Put your heart, mind, and soul into even the smallest acts . . . this is the secret of success.
I have a lot of good memories of Central Asia. At one time or another I visited all of the individual republics of the old Soviet Union. Their history is rich and colorful and includes such eccentrics as Genghis Kahn, Timor Tourmaline, Alexander the Great, Joseph Stalin and Khrushchev. Ancient tales of adventures along the Old Silk Road are still retold around Uzbek, Kazak, and Afghan firesides.
By 1904, the Japanese had invaded and occupied the Korean peninsula. Many Koreans escaped and migrated into the Russian province of Primorsky. By 1937, Stalin loaded the Koreans into railroad box cars and inhumanly shipped them as slave laborers into Central Asia. Thousands died en route without food and water. The survivors were put to work in Soviet industrial sites and agricultural operations in Uzbekistan and Kazakhstan. Many times the displaced Koreans had only grass to eat and infected water to drink. Since the death of Stalin, things have improved for them. Today, approximately 500,000 transmigrated Korean refugees still live in that part of Central Asia.
On one of my trips into Uzbekistan I met a Korean man and his wife and adult daughter. They made all the nasty and inconvenient travel into that ancient part of the world rewarding and very worthwhile to me. They unswervingly believed that success in life was determined by the enthusiastic dedication to helping other people become better off.
Dr. Chong Soo Kim started out his career in Seoul, Korea, as a neurosurgeon. He became very successful. In 1971, Dr. Kim packed up his family and moved them to Indiana University Medical School where he studied hard, graduated, and became certified as a US anesthesiologist. Upon completing his additional education in Indiana, he was offered a lucrative job in southern California as an anesthetist. In a short time the passion he had for his career and the willingness to tirelessly apply himself to his work all paid off. He became very wealthy.
Through the church they were attending in California, Dr. Kim and his wife heard about the medical plight of the Korean people in Uzbekistan. In 1994, they responded to the call. They sold everything they owned and with only a small amount of personal items they moved to Tashkent. Chong Soo Kim and his family found that Uzbekistan was a tough place to work. He put his heart, mind, and soul into even the smallest aspects of his new work. He became convinced that in order to be successful in Uzbekistan he would have to establish personal relationships with the people by doing free medical clinics.
There was a great shortage of medical training in the Tashkent Oblast, so Dr. Kim offered medical classes and taught Western medicine. Most medical textbooks in Uzbekistan were over 20 years old and written in the Russian language. Dr. Kim started teaching out of American textbooks. That required the students to learn English. Dr. Chong Soo Kim’s daughter, Soo Jin Kim, then moved from Evansville, Indiana, to Tashkent to teach English.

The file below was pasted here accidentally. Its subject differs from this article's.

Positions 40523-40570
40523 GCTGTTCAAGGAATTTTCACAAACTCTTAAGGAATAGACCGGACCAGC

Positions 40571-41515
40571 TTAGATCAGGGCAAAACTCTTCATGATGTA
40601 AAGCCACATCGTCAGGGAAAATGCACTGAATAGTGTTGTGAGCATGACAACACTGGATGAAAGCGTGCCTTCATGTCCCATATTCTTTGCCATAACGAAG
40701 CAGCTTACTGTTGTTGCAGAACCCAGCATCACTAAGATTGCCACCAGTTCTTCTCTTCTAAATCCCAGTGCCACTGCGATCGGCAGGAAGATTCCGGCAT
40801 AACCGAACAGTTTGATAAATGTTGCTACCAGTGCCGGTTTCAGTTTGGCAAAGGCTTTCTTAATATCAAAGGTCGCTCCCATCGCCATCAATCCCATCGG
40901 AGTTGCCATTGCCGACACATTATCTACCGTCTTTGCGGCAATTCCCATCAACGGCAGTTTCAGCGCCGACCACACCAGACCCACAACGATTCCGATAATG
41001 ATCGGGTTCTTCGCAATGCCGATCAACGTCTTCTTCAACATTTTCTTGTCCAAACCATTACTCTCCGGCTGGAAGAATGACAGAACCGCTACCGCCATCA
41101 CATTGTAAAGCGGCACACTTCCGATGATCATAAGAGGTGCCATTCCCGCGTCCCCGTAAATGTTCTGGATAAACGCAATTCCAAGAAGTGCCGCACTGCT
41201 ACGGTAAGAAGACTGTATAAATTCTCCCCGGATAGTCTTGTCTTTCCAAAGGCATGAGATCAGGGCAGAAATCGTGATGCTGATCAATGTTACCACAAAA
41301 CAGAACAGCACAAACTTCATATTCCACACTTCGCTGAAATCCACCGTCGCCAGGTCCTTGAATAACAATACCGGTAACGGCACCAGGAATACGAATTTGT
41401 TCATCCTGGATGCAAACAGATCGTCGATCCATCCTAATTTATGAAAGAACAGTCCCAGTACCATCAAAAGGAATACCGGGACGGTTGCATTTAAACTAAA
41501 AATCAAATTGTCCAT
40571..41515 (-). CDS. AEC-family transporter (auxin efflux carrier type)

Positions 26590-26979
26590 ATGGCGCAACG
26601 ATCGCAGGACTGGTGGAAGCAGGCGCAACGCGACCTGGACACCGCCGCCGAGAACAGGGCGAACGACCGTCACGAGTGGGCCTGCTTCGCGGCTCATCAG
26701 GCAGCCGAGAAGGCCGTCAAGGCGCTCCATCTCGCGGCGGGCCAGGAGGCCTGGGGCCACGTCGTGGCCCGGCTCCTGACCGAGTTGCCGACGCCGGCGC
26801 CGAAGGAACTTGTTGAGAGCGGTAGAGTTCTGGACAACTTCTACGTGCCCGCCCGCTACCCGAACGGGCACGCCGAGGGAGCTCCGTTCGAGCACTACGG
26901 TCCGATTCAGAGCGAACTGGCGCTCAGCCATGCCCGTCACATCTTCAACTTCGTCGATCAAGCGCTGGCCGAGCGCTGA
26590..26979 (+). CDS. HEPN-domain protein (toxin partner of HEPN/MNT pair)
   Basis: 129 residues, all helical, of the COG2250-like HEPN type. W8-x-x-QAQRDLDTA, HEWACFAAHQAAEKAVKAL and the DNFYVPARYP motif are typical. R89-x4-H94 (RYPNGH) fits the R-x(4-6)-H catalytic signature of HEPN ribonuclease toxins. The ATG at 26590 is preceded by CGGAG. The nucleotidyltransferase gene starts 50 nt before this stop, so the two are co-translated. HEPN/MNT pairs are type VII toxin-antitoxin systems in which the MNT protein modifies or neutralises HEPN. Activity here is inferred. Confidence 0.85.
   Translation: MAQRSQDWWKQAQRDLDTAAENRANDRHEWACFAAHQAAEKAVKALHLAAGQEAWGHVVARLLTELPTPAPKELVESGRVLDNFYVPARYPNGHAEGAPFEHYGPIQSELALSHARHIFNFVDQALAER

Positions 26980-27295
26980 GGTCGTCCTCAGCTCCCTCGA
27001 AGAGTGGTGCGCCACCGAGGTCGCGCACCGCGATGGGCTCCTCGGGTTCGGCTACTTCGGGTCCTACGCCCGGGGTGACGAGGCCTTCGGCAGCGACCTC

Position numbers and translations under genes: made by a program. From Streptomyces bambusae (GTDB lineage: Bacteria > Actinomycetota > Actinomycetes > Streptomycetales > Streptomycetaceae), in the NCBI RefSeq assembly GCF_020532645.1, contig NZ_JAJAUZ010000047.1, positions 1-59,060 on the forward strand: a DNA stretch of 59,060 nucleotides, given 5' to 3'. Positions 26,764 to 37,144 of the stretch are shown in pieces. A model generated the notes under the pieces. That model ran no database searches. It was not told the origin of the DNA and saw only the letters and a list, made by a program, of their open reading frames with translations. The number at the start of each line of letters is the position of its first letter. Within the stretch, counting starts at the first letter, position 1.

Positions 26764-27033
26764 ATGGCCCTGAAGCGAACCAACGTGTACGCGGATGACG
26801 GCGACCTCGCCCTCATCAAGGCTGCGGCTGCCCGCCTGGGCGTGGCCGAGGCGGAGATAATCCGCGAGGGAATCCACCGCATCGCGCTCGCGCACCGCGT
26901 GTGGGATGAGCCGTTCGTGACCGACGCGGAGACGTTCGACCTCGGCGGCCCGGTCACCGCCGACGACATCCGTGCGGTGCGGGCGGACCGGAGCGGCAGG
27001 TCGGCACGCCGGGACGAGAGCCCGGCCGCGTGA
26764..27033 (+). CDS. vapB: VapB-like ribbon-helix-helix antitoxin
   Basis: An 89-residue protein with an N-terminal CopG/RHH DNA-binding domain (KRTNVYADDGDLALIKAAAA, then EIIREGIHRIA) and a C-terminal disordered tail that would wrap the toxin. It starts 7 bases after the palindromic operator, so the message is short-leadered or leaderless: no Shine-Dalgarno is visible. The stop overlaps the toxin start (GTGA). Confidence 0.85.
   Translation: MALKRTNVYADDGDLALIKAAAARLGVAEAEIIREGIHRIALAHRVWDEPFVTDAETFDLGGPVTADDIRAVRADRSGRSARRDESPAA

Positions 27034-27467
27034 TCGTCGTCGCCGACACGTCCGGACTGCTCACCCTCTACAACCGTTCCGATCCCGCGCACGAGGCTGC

At my very first meeting with the talented and energetic Kim family, I determined that Project C.U.R.E.would come along side and help them. Their passion and dedication was both obvious and contagious. But it was going to take a miracle to get the Uzbekistan government to allow us to do what would be needed.
Dr. Kim drove us to the neighboring city of Amalyk, where he had determined to build a private clinic. He had purchased property with old and rundown buildings and a garden of weeds and debris. With passion, they had poured their lives into renovating the old facility and were now ready to open the clinic. But, they had gone as far as they could go. They needed Project C.U.R.E. to furnish the complex with medical supplies and pieces of equipment. They also needed the final approval of the government.
On our way back to Tashkent, I had Dr. Kim stop at the local Uzbek government hospital in Amalyk. It was a typical old Soviet facility, just barely keeping their doors open to the people for lack of everything. While there, I did a complete Needs Assessment Study on the hospital. Then, Dr. Kim and I met with the hospital administration and the Ministry of Health. The miracle happened. I promised them that if they would fully cooperate with honoring Dr. Kim’s passion and intent to help them with their medical needs in Uzbekistan, Project C.U.R.E. would be honored to also help them by sending additional medical goods to their hospital in Amalyk.
When the half million dollars worth of needed supplies and equipment arrived in the large ocean going shipping container from Project C.U.R.E., everyone in Amalyk celebrated. The newspapers had Dr. Kim’s story and photos on the front page. He was a hero. His efforts and passion had paid off. All the people in the Uzbek region were now better off because of Dr. Kim’s concern, diligence, and passion.